Half a year later, during my research sabbatical and on my second visit to SKU in November 2017, I spent one week observing classes3 and then conducting workshops with groups of teachers in several faculties. For the workshop with the English Department, I offered the topic “Course books” and asked the teachers to bring the course books they were currently using to the workshop.
Mr Bouliane Keophoxay kindly started by giving a presentation about the problems of teaching and learning English at SKU.
Then we gathered around a table looking at the different books that had been brought along, and we discussed how one could evaluate course books, and which questions or criteria one would bring to such an analysis. We settled on the following three questions to begin with:
1. What is this book about, what are the teaching goals?
2. What is good about it (for you)? Which parts can you work with well?
3. What is not good about it (for you)? What difficulties does it present for your teaching?
One lecturer who held a B.A. degree had also brought along his research thesis for his Master Degree:
Towards the end of our round-table talk, I asked if anyone would volunteer to do a 1 or 2-minute book presentation to answer the three questions for the book they had brought, and whether I might be allowed to video-record this.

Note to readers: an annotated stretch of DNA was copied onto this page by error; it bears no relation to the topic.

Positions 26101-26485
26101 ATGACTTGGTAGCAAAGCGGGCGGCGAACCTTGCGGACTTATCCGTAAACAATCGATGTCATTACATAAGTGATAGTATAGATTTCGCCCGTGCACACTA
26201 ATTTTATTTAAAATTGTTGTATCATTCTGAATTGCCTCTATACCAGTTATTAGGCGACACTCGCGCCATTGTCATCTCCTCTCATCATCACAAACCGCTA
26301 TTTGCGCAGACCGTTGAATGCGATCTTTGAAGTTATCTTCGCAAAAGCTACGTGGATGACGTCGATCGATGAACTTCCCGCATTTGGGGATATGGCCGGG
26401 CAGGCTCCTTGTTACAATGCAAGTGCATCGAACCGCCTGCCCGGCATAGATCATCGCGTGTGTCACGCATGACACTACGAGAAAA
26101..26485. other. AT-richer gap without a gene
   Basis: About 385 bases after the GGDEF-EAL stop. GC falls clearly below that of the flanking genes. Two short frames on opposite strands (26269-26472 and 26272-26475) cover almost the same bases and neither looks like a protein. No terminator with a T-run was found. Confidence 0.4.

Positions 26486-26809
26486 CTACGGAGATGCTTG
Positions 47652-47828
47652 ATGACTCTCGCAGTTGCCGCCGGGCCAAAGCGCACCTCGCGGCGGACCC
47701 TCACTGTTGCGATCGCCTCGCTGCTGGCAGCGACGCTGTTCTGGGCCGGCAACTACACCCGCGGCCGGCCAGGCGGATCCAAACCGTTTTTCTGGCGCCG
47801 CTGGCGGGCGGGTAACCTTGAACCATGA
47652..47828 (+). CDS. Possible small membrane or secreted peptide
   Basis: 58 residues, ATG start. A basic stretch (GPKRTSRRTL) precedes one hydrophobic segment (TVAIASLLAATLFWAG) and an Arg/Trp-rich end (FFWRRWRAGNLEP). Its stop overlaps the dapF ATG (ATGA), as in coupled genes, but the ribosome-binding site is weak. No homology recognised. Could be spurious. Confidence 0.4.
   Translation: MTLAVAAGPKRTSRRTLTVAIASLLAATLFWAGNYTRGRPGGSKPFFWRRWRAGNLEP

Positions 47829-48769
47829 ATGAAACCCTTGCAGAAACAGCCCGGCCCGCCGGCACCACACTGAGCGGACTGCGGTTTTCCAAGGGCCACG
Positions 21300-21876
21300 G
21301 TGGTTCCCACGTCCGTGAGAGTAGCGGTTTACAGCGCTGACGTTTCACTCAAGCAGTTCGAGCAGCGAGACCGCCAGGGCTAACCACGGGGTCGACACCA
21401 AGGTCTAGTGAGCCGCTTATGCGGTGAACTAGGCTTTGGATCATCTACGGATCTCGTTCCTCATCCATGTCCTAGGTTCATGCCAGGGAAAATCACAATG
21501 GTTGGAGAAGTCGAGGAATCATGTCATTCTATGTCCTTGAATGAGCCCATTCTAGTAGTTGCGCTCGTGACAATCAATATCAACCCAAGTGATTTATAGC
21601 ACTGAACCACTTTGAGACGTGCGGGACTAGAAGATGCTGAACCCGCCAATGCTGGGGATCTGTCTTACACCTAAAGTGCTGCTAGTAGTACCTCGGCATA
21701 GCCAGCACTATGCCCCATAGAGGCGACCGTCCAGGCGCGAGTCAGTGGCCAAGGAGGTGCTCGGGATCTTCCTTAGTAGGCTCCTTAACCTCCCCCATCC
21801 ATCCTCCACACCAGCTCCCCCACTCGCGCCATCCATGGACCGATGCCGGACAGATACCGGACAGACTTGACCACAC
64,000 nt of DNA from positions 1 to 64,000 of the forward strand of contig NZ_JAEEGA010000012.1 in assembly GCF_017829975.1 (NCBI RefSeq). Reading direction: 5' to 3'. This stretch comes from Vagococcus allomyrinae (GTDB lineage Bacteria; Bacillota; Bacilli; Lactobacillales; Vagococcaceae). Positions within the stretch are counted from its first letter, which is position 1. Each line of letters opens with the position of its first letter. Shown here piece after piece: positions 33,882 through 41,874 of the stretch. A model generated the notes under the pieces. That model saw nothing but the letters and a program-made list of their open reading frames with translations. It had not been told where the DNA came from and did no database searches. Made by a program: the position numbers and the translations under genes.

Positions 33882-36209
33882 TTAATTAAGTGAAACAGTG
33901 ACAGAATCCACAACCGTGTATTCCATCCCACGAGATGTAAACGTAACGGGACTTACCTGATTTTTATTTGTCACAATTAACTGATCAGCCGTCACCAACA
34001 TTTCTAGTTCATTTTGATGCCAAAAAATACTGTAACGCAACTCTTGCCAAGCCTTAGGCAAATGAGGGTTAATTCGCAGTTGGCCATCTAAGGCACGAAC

Here are the recorded answers of the following 7 lecturers from the English Department:
1. Mr Chanthalakone Souydalay on Essential Reading
2. Mr Vilapong Sitthideth on English for Socializing
3. Mr Khamlan Phommavongsa on Headway
4. Dr Phetsamone Khattiyavong on Thesis Writing
5. Mr Sonephet Keoduangsavaht on English for Presentations
6. Mr Thongter Lovanthack on English Pronunciation
7. Mr Onsy Pilavanh on English Grammar
The red thread that runs through all the answers is: “It’s difficult”, “there are many problems”, and “it’s too difficult”. Faculty Dean Dr Phetsamone Khattiyavong pinpointed her staff’s deliberations with her question: “What should we do?”
The other common feature was the absence of any suspicion that a Western international (or “international”) course book might be a major – or any – factor in this “difficulty”. The lecturers seemed to think they themselves were lacking, or the English language was too difficult, or even that their students “lacked motivation” or were “lazy” (especially when it came to reading, as Lao people supposedly do not like to read [cf. unpublished field notes]).
One might mention at this point that in Lao P.D.R., it is the Deans who decide on the course books to be used. However, they do not have access to a large variety of teaching materials or books, due to their modest budget and the absence of Amazon delivery services in their country (as well as the absence of credit cards and personal bank accounts). Dr Phetsamone, for instance, and also other Deans from the other universities and Colleges that we visited, reported they revert to free pdfs on the Internet, random donations, one bookshop in Thailand that specialises in English language material, and to material produced (or reproduced)4 by the National University of Laos (NUOL), which is shared with the other three universities in the country.